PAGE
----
Do you have an eyesore in your home you would really like to take care of but don’t have the budget? I have a great solution for you! Paint. Yes I know, paint is not a band-aid but you will be amazed at the transformation a little paint can have. Our eyesore was our entryway tile but with a little paint from DecoArt, we now have a gorgeous floor to welcome guests with! Want to know how to paint tile with chalk paint? Today I am sharing the truth about what goes into it and why it’s worth it!
*DecoArt provided me with paint to complete this project. And I am so excited to share the results with you!
I started out by doing tons of research. There are a couple of posts I found that were really helpful and they said pretty much the same things so I figured why not right? Painting the tile saves us from ripping it out for a couple more years plus I don’t have to see that awful burnt orange!
What You Need for Painting Tile
- 1 16 oz jar of DecoArt Americana Home Decor Chalky Finish Paint in Everlasting (white)
- 1 16 oz jar of DecoArt Americana Home Decor Chalky Finish Paint in Carbon (black)
- Polycrylic in Satin
- 1 small sponge roller
- 1 large synthetic paintbrush
- Stenciling sponge/brush
- Tile stencil (I ordered mine from Cutting Edge Stencil)
- Disposable shop towels
- Sandpaper (fine grit)
How to Paint Tile with Chalky Finish Paint
Once you’ve gathered all of your supplies you will want to start the prep work. I know most people think there’s no prep when working with chalk paint but for best results, you want to do a little prep to the surface. I swept and cleaned the tile the best I could. I then used sandpaper to rough up the tile surface and get any bits and pieces from YEARS of living (We’re talking 70s here people!). I then cleaned it up again by sweeping and a little spray mixture I use on furniture too. It’s mainly water with a little bleach. I just use shop towels to wipe it all up.
I didn’t use a primer but you could if you wanted to. I went straight to rolling on the Carbon chalky finish paint. It took three coats for a solid coverage. Probably could have stopped at 2 but I wanted to be safe. I waited several hours in between the first two coats and overnight on the last one.
Here’s where the fun begins! Stenciling wasn’t as easy as the tutorials made it out to be. Most tutorials show a foam roller doing the job but my tiles were not a flat surface, they have a smooth texture but a wavey surface. At this point, I was thinking, “What did I get myself into?” Rolling didn’t work because the surface allowed paint to seep under the stencil. I knew I would be doing some touch ups but not like this! I then switched to a stenciling sponge/brush. The idea is to use as little paint as possible and build up the color until it’s solid. By using a little paint at a time there’s less to touch up.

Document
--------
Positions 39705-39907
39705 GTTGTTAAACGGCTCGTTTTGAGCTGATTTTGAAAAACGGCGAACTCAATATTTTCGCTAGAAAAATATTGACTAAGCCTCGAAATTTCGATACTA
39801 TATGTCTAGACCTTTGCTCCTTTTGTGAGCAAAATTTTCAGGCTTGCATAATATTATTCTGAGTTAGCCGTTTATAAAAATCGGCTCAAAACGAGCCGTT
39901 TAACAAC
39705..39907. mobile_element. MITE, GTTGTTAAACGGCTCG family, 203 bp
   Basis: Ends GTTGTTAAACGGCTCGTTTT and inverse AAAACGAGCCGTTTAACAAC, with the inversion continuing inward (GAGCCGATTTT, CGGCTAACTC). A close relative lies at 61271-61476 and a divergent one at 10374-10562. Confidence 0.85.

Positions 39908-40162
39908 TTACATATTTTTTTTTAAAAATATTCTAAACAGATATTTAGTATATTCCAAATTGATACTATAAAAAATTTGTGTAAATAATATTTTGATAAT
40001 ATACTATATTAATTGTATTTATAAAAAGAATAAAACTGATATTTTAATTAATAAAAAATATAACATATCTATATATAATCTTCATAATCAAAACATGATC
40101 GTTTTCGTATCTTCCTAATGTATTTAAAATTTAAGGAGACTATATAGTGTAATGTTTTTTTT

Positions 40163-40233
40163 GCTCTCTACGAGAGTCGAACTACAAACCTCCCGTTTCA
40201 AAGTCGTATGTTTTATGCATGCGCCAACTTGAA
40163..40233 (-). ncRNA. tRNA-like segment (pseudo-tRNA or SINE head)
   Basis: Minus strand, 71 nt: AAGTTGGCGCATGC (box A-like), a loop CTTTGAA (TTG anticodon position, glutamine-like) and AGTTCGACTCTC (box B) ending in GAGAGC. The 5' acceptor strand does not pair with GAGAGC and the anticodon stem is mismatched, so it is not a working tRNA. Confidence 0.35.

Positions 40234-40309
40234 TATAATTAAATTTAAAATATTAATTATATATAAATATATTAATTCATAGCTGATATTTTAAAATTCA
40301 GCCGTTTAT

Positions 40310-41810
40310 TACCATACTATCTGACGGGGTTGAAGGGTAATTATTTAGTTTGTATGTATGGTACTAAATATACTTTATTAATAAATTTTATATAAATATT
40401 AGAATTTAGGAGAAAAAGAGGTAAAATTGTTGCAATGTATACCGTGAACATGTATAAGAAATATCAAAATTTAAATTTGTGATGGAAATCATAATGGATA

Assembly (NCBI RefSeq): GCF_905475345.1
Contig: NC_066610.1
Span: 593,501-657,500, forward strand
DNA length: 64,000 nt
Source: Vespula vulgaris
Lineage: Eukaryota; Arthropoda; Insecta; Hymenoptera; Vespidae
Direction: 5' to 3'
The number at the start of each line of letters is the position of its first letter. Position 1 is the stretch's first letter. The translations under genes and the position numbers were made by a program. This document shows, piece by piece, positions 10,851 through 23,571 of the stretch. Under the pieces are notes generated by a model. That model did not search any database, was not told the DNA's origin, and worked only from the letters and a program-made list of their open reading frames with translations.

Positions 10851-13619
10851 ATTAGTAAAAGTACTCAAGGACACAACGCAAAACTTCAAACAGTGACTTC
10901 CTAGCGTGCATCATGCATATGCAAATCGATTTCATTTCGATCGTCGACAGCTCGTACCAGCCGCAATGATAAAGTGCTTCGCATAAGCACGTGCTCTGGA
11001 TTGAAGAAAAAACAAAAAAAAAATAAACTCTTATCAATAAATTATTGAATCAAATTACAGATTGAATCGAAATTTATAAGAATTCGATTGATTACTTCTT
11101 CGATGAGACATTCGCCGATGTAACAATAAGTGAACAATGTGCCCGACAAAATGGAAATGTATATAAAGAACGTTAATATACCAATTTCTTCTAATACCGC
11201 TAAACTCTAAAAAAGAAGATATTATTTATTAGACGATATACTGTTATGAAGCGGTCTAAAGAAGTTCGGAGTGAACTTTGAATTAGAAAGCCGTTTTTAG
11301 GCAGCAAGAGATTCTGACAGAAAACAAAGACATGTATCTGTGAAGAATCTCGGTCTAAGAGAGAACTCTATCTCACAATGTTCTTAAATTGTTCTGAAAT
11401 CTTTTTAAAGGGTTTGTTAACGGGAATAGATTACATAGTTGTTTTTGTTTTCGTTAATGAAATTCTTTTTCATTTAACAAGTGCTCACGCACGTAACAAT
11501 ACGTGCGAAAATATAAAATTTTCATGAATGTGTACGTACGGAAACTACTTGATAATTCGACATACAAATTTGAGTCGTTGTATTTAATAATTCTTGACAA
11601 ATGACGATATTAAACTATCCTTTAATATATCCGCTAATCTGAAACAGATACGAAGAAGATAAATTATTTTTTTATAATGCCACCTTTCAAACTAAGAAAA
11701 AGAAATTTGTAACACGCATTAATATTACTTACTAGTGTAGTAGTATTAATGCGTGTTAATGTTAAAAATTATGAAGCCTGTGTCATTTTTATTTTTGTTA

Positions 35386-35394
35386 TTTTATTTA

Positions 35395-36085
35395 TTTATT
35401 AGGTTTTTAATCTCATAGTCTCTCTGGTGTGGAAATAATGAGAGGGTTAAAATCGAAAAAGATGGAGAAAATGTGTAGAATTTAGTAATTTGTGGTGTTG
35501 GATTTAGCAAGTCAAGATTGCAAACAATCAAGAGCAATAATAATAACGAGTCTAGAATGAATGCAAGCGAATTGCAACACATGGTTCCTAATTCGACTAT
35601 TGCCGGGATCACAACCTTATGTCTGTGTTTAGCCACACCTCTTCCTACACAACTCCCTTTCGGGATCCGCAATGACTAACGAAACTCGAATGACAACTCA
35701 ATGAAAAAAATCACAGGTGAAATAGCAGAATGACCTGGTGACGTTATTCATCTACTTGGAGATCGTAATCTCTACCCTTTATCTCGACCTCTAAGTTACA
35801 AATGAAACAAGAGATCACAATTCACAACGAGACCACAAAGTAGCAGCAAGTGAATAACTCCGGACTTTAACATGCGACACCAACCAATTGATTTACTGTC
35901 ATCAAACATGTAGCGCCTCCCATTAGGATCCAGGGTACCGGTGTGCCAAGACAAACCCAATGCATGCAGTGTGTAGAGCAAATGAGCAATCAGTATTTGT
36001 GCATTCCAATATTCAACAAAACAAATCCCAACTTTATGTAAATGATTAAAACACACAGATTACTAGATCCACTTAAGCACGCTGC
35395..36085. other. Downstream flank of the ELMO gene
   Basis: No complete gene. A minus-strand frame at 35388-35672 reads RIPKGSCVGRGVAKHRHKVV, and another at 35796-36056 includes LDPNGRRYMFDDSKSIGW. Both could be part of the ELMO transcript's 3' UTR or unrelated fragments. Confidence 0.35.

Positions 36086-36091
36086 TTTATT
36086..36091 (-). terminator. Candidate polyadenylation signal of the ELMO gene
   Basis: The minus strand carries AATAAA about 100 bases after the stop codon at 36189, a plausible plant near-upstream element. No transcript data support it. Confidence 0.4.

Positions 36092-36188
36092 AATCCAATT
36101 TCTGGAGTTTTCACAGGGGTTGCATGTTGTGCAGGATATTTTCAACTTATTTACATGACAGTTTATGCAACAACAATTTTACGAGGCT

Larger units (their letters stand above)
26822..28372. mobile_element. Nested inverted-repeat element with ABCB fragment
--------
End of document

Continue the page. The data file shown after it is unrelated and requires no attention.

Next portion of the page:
When stenciling tile you want to paint every other tile so that the previous tile can dry. With chalk paint, you will also want to clean up your stencil once it starts to build up so that you can keep that clear crisp line.
I thought this step would take a day or two. I wanted to just knock it out and be done but sitting on a hard floor is better done in small time increments. I took 3 or 4 days on this step only because I couldn’t just use a roller. If you have a flat tile I can see this step going a lot faster.
I chose to go back with the Carbon and a detail paintbrush (angled). This cleaned up the places the paint leaked under the stencil, one place where my kids dropped my stenciling sponge and gave the detail a clean crisp edge. If you look really close you can tell this tile is painted but who is going to be on their hands and knees inspecting my tile?
The final step was the one I was most worried about. You want something that will protect your paint from chipping, yellowing, and has the sheen you are looking for. I chose Polycrylic in satin and so far it has worked great. I think the key with Polycrylic is to use thin coats. This helps with bubbles as well as the yellowing. It isn’t supposed to yellow but I’ve heard of cases where it has. I wonder if the coats were too thick. (But that’s just a guess). I did 4 or 5 coats of Polycrylic letting each one dry completely.
Is Painting Tile Worth It?
The process doesn’t always go as smooth as you hope, while it took longer than I expected (because of the tile surface), it wasn’t hard to do. I love the end results and I love that I didn’t have to rip out tile at this point. Painting your tile with Americana Chalk Finish Home Decor paint is the perfect solution for that home improvement eyesore.
I’m really loving the style our home is taking on. It’s midcentury modern meets farmhouse. Here are a few more projects that you might enjoy if this is your style too:
Latest posts by Jessica (see all)
- How to Paint Tile Using Americana Chalky Finish Paint - January 6, 2018
- DIY Pallet Headboard for a King Size Bed - December 28, 2017
- How to Use Decorative Wax to Bring Out Details - December 6, 2017